“[Donlon] set that up,” Szefc said. “Probably the biggest at-bat all day.”
After taking a ball and fouling a pitch off, DeMartini delivered a ground-rule double into left-center field, scoring Malinowski from first and sending his team into a frenzy. DeMartini’s teammates chased him into center field, where he was met with pats on his backside, hugs and high-fives.
“We came back yesterday, came back today,” DeMartini said. “It just shows that – this team – there’s nothing standing in the way of us.”
15 Responses You are logged in as Test
“That set up Pat O’Neill’s two-out, two-RBI double that put the Wildcats out in front, 2-1, with an out in the bottom of the seventh.” Wouldn’t that be top of the seventh, since Villanova was the visiting team?
So it’s 1-0 bad guys in the bottom of the ninth? I’m confused on the holw walk off ground rule double thing.
The score was tied 2-2, bottom of the ninth, runners on 1st and 2nd, when the ground rule double was hit.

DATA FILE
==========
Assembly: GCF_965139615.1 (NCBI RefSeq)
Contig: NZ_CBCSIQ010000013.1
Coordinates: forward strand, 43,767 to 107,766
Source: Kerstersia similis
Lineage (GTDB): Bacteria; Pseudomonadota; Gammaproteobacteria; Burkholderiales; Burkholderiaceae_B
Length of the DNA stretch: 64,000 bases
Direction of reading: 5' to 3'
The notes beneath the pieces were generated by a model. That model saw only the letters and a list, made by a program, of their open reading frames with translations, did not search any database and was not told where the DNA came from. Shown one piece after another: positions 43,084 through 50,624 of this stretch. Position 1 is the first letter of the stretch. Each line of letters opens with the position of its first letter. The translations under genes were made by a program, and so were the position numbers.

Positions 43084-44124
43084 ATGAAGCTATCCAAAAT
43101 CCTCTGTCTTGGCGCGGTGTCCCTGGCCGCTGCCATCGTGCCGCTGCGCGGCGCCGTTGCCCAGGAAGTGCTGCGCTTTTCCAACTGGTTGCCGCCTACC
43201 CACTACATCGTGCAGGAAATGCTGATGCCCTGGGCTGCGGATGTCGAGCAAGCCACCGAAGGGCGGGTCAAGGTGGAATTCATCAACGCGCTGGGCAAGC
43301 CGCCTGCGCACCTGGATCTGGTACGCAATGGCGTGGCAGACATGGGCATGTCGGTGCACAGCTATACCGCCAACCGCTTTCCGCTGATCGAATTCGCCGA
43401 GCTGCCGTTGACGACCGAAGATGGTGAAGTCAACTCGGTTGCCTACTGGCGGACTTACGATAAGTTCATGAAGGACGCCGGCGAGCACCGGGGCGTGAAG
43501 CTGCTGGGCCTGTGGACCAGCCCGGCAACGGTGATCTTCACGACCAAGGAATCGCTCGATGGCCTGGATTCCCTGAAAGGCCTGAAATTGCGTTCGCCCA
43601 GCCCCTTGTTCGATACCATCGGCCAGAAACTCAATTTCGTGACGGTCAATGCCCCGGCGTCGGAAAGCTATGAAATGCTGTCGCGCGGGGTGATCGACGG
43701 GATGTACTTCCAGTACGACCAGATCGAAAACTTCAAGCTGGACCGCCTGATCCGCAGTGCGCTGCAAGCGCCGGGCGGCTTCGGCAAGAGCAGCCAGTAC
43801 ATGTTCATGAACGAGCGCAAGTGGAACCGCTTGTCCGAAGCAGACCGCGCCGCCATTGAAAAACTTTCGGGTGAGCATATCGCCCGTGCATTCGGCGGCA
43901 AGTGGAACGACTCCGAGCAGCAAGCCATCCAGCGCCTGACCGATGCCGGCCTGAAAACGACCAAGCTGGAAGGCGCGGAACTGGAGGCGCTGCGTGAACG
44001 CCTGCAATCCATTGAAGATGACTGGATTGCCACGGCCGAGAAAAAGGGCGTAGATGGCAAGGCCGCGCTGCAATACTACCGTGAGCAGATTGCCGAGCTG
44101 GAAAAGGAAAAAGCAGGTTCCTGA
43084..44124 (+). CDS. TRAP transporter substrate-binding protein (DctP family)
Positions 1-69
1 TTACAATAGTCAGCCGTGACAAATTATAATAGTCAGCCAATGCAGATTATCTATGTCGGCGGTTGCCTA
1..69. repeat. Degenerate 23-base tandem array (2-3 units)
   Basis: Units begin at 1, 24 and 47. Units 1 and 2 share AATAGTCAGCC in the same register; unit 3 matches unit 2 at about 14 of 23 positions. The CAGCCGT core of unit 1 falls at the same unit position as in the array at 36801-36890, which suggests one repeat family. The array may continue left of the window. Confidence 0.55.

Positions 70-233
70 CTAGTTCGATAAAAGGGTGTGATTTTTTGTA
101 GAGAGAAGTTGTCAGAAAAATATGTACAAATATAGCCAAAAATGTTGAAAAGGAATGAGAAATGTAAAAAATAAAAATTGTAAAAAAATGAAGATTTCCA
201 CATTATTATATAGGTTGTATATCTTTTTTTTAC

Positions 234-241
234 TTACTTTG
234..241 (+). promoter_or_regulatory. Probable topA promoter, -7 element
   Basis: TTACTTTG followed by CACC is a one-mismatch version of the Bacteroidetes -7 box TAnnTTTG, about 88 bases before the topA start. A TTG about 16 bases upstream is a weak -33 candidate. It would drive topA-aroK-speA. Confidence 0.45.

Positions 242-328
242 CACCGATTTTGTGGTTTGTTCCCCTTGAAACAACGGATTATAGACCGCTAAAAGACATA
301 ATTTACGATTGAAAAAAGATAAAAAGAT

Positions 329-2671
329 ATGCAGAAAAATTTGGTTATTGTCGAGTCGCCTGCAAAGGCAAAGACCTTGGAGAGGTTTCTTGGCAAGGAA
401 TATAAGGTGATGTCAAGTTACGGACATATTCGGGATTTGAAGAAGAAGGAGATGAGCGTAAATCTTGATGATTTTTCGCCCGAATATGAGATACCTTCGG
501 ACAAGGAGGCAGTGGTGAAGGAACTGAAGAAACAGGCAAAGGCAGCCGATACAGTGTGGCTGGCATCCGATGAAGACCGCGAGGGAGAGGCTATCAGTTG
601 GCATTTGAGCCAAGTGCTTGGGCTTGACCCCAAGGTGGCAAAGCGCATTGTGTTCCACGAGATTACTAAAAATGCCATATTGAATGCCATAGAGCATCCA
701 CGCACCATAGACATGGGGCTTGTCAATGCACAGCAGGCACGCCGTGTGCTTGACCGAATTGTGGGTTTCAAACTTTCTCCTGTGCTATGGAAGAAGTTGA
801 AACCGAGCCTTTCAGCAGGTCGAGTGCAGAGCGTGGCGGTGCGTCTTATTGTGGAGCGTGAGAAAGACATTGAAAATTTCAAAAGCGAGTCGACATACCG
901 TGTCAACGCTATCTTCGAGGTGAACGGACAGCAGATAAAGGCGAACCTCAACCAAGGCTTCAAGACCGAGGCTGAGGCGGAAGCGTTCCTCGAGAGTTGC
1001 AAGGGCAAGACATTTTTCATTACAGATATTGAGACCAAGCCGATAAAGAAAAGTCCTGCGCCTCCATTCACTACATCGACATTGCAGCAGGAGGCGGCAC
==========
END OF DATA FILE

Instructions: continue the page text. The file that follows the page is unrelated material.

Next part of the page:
How could Malinowski score from 1st on a ground rule double to left-center field?
Donlon walked to move him to 2nd.
Only in baseball- 2 pitches from Higgins and he gets the win ….. Take a win anyway it comes
I was relieved with 1 out in the top of the 7th in a tie game. The reliever threw one pitch, we turned 2 and scored in the bottom to get him the win. Only in baseball.
Can someone please explain this part of the article? I do not understand the meaning; “Hackenberg, who’s just about shoved in nine of his 11 starts…”. Thank you.
To shove means to go all-in. not sure that helps at all
Back when I played we would say a pitcher “shoved it up their a$$” when he delivered a dominating performance. I’m guessing that’s the modern abbreviated version…
I am going to blame the cold bats on the weather.
Great Read. Thanks,